I have sympathy with Berlinerblau’s distaste for that strand of atheism that dismisses all religion out of hand and that erases any distinction between liberal believers and fundamentalists. Yet his own hostility to what he calls ‘extreme atheism’ is itself disquieting. Berlinerblau suggests that atheists whose aim is a world free of religion cannot be secularists because any separation of faith and state requires the existence of religion. One does not have to believe that religion is the root of all evil, nor that religion is invariably problematic, to hold that a world in which people did not look to the divine for guidance or consolation, but faced up to the world as it is, would be a better place. And while holding such a view of faith, one can also accept that in a world in which religion does exist, secularism is a good. Such a view is close to mine. Am I not fit to be part of the secularist movement?
While Berlinerblau is relaxed about the erosion of the line between faith and state, he is less sanguine about people crossing the line dividing faith and politics. Churches should keep out of politics, he believes, and politicians should not bring religious beliefs into the legislature. It is an argument that raises profound questions of what we mean by freedom of religion and by freedom from religion. Does freedom from religion really require the exclusion of faith from the political sphere? Can such an exclusion square with a defence of freedom of religion? These are not questions that Berlinerblau explores, perhaps because for him order is more important than freedom.
‘Order and freedom’, Berlinerblau writes, ‘are the yin and yang of the secular vision’. Every secular society ‘has to calibrate a functional equilibrium between the two.’ The trouble is that the balance for Berlinerblau seems very much tipped towards the maintenance of order. ‘Never underestimate a secularist’s desire for order’, as he puts it. The ‘secularist vision’, he insists, ‘is statist to the core’. This leads Berlinerblau to a deeply undemocratic vision of secularism. He adopts John Locke’s argument that secularism cannot be a matter for democratic will. There can be, Berlinerblau insists, ‘no establishment of religion even if the majority wants one’ (italics in the original). To the unhappy masses, Berlinerblau has this to say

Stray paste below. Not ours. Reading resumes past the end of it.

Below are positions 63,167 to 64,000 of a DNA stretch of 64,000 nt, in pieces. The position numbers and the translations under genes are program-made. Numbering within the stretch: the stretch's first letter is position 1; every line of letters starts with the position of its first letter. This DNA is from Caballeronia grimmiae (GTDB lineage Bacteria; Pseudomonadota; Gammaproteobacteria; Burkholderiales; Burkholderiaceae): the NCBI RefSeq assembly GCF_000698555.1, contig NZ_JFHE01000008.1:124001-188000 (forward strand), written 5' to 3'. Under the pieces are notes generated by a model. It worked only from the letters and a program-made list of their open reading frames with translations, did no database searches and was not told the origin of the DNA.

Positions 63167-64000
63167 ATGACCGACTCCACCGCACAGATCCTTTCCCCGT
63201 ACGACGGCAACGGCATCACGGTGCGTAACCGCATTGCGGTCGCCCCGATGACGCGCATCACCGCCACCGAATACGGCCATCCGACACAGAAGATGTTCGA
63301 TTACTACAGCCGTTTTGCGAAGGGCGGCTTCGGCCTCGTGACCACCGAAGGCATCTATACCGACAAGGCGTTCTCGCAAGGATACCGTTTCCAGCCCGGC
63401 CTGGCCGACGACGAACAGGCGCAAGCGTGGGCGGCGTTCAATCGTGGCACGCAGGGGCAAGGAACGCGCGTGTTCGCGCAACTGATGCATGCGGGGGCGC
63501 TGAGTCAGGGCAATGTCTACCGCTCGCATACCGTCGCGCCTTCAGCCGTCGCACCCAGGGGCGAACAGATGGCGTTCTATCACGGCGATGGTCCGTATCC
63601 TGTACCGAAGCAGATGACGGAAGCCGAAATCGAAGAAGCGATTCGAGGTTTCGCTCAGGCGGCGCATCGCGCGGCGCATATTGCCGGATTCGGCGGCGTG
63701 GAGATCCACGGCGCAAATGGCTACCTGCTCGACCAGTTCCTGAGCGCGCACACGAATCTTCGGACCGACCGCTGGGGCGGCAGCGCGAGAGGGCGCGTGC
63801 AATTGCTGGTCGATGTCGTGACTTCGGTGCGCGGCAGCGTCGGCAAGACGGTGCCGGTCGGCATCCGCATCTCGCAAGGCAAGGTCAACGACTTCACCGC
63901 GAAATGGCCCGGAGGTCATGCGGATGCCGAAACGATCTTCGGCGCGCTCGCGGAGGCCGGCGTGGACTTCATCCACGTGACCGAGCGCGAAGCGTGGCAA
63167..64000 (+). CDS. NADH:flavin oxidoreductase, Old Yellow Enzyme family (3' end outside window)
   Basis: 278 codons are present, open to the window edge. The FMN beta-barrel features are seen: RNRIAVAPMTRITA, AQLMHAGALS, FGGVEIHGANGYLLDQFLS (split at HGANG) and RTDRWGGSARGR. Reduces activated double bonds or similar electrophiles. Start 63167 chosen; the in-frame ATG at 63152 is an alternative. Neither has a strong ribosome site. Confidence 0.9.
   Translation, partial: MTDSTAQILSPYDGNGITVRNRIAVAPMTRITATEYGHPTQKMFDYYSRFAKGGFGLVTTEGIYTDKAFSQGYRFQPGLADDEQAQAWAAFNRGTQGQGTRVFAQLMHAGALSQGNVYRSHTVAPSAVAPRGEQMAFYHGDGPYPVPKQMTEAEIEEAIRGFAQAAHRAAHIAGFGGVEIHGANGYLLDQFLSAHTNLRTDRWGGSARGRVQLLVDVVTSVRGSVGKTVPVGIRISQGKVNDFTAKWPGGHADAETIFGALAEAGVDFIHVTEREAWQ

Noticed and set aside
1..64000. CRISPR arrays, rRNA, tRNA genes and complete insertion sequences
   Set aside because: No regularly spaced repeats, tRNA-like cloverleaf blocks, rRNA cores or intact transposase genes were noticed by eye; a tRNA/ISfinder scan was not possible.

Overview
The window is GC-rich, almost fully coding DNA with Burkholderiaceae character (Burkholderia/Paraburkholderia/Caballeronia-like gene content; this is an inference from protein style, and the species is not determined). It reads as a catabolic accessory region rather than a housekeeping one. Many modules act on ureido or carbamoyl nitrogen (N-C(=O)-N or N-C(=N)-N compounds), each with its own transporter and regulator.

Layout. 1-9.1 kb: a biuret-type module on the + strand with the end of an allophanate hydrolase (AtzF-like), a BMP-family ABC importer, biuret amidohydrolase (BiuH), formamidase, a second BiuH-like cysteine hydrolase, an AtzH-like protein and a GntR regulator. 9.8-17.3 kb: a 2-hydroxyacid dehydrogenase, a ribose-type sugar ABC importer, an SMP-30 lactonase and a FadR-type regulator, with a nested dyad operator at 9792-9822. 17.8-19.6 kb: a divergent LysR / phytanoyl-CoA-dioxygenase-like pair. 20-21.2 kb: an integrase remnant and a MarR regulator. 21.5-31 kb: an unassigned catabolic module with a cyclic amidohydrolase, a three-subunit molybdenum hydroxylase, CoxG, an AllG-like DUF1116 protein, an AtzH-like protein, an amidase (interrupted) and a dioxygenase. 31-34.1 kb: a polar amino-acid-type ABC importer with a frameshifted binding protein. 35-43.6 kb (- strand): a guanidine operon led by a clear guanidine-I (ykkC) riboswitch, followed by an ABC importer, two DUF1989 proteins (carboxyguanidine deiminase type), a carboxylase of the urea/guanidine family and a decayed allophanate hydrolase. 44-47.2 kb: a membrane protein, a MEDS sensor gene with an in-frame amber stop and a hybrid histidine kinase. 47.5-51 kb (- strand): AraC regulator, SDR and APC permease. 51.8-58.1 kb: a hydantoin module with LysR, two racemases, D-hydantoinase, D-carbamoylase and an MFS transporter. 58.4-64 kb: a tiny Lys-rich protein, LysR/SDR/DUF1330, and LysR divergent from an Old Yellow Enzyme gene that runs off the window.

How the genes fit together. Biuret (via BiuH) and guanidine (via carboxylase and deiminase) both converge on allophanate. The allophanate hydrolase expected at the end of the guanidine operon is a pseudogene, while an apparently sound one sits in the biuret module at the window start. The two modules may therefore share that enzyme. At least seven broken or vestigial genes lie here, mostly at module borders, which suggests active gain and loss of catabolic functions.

‘Keeping religion out of government, schools, and other public spaces is better for all of you. We know this from experience – y’all should read about it yourself sometime. Now please return to your houses of worship quietly.’
This may be a somewhat tongue-in-cheek way of expressing his argument. Yet Berlinerblau clearly believes that ‘I know best, so your democratically expressed views are irrelevant’. Having lambasted the New Atheists for alienating potential allies, does Berlinerblau really think that such patronizing guff is acceptable or useful?
The real problem with Berlinerblau’s argument is not that it is a radical rethink of secularism but that it is not radical enough. Anglo-American ideas of secularism and freedom developed at a time when religion was the crucible within which all intellectual and political debate took place. Berlinerblau still draws upon ideas forged in that period. Today, though, questions of secularism and freedom and tolerance are not about how the dominant religious establishment should respond to dissenting religious views, but about the degree to which society should tolerate, and the law permit, speech and activity that might be offensive, hateful, harmful to individuals or undermine national security. It is time we rethought our arguments from first principles.
This review was written for New Humanist.